Emergency workers save Wockhardt fill-finish plant—and AstraZeneca COVID-19 vaccine doses inside—from rising floodwaters

Limited supplies, spotty logistics and now a deluge. After contending with plenty of other problems, the  U.K.’s coronavirus vaccine rollout faced yet another threat Wednesday night when a Wockhardt plant faced rising water.

Emergency teams worked through the night as floodwaters from Storm Christoph surrounded buildings at Wockhardt’s manufacturing facility in Wrexham, North Wales, under contract to help produce AstraZeneca's COVID-19 vaccine, The Irish News reports.

Wockhardt, an India-based drugmaker with footprints in the U.S., the U.K., Ireland and France, agreed in August to carry out fill-finish work on millions of COVID-19 vaccine doses for exclusive use in the U.K. Central to that deal is AstraZeneca’s shot—now approved in the U.K.—which Wockhardt is filling and finishing at its Wrexham site.

Wockhardt’s Wrexham storage facility faced a particular risk of flooding, putting finished vaccine supplies for Wales and the U.K. as a whole in jeopardy. Emergency services quickly mobilized, establishing resources like gullies to protect the warehouse, Mark Pritchard, leader of Wrexham County Borough, said.

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In the end, all "necessary precautions were taken, meaning no disruption to manufacturing or inlet of water into buildings” occurred, a Wockhardt spokesperson told The Irish News. "The site is now secure and free from any further flood damage and operating as normal."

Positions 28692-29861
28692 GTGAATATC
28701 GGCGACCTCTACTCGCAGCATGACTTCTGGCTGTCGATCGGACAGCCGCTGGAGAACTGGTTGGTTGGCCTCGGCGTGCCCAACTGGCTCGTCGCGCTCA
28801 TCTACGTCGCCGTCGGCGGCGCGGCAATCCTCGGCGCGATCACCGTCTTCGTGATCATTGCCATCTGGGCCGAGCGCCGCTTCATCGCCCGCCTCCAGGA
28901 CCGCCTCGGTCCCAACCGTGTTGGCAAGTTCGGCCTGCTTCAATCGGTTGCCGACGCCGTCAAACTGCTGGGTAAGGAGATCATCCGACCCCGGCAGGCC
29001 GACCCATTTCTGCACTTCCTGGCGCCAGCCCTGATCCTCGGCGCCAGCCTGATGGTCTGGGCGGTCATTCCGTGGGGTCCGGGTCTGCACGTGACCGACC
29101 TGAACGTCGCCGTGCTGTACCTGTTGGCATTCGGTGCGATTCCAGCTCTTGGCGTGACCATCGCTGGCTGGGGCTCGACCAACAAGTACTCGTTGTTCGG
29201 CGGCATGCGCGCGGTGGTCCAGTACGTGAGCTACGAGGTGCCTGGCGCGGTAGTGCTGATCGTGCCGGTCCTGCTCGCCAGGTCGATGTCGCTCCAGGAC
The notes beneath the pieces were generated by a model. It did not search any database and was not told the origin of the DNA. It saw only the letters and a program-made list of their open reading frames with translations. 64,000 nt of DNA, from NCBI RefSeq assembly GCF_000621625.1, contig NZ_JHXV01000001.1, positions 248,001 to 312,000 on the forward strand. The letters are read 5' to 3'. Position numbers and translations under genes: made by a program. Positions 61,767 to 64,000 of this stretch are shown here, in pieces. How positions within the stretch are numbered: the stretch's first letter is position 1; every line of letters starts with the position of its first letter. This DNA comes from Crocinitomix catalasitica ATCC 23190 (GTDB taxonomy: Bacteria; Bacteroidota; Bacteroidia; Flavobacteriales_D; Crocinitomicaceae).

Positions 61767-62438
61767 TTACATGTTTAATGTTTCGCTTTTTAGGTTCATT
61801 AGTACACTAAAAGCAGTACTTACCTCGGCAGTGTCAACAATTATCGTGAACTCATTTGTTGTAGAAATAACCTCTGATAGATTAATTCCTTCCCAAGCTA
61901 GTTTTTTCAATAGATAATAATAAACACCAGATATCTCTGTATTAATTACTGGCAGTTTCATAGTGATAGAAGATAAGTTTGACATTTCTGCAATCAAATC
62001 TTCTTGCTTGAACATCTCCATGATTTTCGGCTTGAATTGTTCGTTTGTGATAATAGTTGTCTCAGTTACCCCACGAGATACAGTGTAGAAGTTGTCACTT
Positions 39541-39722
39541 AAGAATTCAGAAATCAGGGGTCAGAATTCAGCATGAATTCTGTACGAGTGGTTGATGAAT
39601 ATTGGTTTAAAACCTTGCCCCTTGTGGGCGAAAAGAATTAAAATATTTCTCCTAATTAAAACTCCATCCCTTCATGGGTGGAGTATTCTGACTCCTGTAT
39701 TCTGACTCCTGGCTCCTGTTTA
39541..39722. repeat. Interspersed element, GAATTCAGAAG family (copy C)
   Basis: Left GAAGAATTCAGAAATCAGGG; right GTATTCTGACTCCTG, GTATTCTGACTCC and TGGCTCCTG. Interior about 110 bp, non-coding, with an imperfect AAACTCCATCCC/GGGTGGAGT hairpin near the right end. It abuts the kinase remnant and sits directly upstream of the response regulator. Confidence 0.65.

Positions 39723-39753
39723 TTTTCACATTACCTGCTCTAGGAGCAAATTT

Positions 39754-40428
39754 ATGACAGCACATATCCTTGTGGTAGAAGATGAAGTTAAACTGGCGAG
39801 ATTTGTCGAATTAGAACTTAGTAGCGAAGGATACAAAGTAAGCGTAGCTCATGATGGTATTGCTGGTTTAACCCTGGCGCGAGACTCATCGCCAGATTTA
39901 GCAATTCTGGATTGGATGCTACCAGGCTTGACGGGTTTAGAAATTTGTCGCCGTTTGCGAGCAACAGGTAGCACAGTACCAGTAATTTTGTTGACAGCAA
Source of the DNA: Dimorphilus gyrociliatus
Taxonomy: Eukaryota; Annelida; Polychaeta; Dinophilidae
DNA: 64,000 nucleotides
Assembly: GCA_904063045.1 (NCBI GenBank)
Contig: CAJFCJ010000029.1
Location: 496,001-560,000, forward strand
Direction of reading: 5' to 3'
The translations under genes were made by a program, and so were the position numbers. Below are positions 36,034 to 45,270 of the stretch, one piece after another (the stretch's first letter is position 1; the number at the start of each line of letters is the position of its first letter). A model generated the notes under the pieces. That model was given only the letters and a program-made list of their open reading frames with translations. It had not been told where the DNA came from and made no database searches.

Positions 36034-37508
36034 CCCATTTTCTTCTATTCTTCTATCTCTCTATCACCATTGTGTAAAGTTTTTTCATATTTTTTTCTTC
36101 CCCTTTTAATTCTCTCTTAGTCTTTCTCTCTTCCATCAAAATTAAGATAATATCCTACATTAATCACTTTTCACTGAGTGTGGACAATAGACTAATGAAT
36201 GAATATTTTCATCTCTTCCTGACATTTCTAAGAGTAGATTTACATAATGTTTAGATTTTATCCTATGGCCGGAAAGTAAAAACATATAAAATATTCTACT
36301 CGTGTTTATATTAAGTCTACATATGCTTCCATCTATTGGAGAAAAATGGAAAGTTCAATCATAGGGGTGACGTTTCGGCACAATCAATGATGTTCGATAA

AstraZeneca’s vaccine was cleared for emergency use in the U.K. at the tail end of 2020, joining Pfizer and BioNTech’s mRNA shot, which Britain OK’d in early December. The British Big Pharma aims to supply “millions” of doses in 2021’s first quarter as part of a larger deal to provide the U.K. with up to 100 million shots.

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Meanwhile, as Britain grapples with repeat lockdowns and a fast-spreading variant of SARS-CoV-2, the virus that causes COVID-19, the country is making good on plans to vaccinate 15 million of its most vulnerable citizens by mid-February, The Washington Post reported.

More than 4 million people from that group, or about 8% of the U.K.’s adult population, have received a first shot. Among those are nearly half of the 300,000 nursing home residents who can’t travel to get a vaccine; mobile vaccination teams using AstraZeneca’s shot, which British doctors tout as easier to store and prepare than Pfizer’s vaccine, have proven central to those efforts, the Post said.